[r] Mavis Staples is one of the greatest singers of our time -- a gospel, soul, and R&B vocalist known for her rich voice. She began as the lead singer of The Staple Singers, a family gospel group formed by Pops Staples and several of his children. The Staple Singers achieved several hits with "Respect Yourself", "I'll Take You There" and "Let's Do It Again". They also became a musical voice of the American civil rights movement with their protest music.We’ll talk about how Staples balanced her gospel roots with a career in popular music and about what is was like working with guys like Curtis Mayfield and - yes - Prince. Plus, the McElroy brothers from My Brother, My Brother and Me join us to answer listeners’ pop culture questions.
[This segments in this week’s episode have all been previously aired. ] Show notes
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Our comic book experts return this week for another round of pop culture picks from the world of graphic novels. Alex Zalben is a writer and a host of the show Comic Book Club. Brian Heater is a journalist and Editor-in-Chief of The Daily Cross Hatch, which highlights alternative comics. Alex recommends Brandon Graham's inventively absurd series King City, while Brian's pick, Goliath, by Tom Gauld, tells the tale of David and Goliath from the big guy's point of view.
Tony Hale is a comic actor best known to audiences as the precocious man-child Buster Bluth, from the cult hit FOX sitcom Arrested Development, but Hale had been working in commercials and doing theatre in New York long before his big break. His latest role sees him playing "body man" (think: bag-boy) to Julia Louis-Dreyfus's Vice President of the United States on the new HBO comedy series Veep, from the mind of brilliant British satirist Armando Iannucci.
Tony sits down with us to discuss the humor of the behind-the-scenes world of politics, how he famously sold a lot Volkswagons to the tune of Styx's "Mr. Roboto", and returning to the role of Buster when Arrested Development picks up again later this year for a fourth season. Veep airs Sunday nights at 10PM on HBO.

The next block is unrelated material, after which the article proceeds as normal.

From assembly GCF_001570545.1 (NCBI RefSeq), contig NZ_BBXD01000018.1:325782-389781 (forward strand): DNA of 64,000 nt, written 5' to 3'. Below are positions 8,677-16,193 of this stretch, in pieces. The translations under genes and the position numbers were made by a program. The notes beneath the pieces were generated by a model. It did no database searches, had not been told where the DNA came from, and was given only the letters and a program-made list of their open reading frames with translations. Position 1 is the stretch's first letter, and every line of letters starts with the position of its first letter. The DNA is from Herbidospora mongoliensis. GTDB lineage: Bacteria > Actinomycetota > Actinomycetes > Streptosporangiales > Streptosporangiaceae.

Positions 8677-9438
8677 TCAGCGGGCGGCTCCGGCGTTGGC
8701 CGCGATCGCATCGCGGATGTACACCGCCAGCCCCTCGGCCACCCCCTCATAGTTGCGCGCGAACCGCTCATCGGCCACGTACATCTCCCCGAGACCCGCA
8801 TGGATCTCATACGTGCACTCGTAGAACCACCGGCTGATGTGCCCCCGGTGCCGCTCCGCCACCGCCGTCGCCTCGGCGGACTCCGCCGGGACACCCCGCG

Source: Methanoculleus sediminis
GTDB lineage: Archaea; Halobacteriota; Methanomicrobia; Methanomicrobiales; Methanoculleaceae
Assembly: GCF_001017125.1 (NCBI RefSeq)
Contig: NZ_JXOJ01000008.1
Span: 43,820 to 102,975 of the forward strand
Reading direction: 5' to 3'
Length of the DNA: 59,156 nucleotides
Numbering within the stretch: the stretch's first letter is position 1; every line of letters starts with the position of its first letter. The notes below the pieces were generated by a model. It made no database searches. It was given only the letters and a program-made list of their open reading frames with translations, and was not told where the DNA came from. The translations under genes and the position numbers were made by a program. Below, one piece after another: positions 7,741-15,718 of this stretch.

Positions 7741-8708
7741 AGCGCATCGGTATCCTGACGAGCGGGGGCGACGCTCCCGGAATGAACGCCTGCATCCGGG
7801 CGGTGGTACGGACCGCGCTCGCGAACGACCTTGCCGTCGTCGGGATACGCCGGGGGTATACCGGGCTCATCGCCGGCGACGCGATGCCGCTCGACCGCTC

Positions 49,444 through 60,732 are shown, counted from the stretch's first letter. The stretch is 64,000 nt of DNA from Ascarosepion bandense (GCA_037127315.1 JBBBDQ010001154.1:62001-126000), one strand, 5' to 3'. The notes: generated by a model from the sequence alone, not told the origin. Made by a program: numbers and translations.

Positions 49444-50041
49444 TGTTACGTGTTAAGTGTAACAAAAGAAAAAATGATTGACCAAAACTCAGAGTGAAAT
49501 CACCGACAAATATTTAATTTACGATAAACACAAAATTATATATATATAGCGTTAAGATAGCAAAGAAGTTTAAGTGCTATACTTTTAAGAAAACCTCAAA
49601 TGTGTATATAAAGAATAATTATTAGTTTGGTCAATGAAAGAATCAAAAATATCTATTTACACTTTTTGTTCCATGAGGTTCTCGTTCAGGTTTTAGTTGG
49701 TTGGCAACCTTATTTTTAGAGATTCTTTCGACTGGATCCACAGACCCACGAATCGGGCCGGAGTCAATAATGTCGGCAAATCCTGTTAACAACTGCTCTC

We here at Bullseye feel a moral obligation as a public radio show to provide you with some news content, so to get you caught up on all the top stories you've never heard of (as they're entirely made up), here's the latest from our fake news team: the San Francisco-based sketch comedy group Kasper Hauser.
Nicholas Stoller is a writer and director of both film and television, whose breakout hit was the romantic comedy Forgetting Sarah Marshall. Though his other film credits include Get Him To The Greek and 2011's The Muppets, Stoller has established himself as something of a master of the romance movie, as his films strike a delicate balance between uproarious comedy and real heartfelt character moments. His latest film The Five-Year Engagement finds him re-teaming with frequent collaborator Jason Segel and captures much of the same tone that made their first film together such a success.
Nick joins us to discuss the problems plaguing the romantic comedy genre, what goes into making a comedy set piece really work, and what sets Jason Segel apart as a comic actor. The Five-Year Engagement opens in theaters this Friday, April 27th.
For the Outshot this week, Jesse examines the often superficial fashion world and finds a stunningly sincere and emotional portrait of a man. The man is New York Times fashion photographer Bill Cunningham, and the film is Richard Press's biographical documentary Bill Cunningham New York.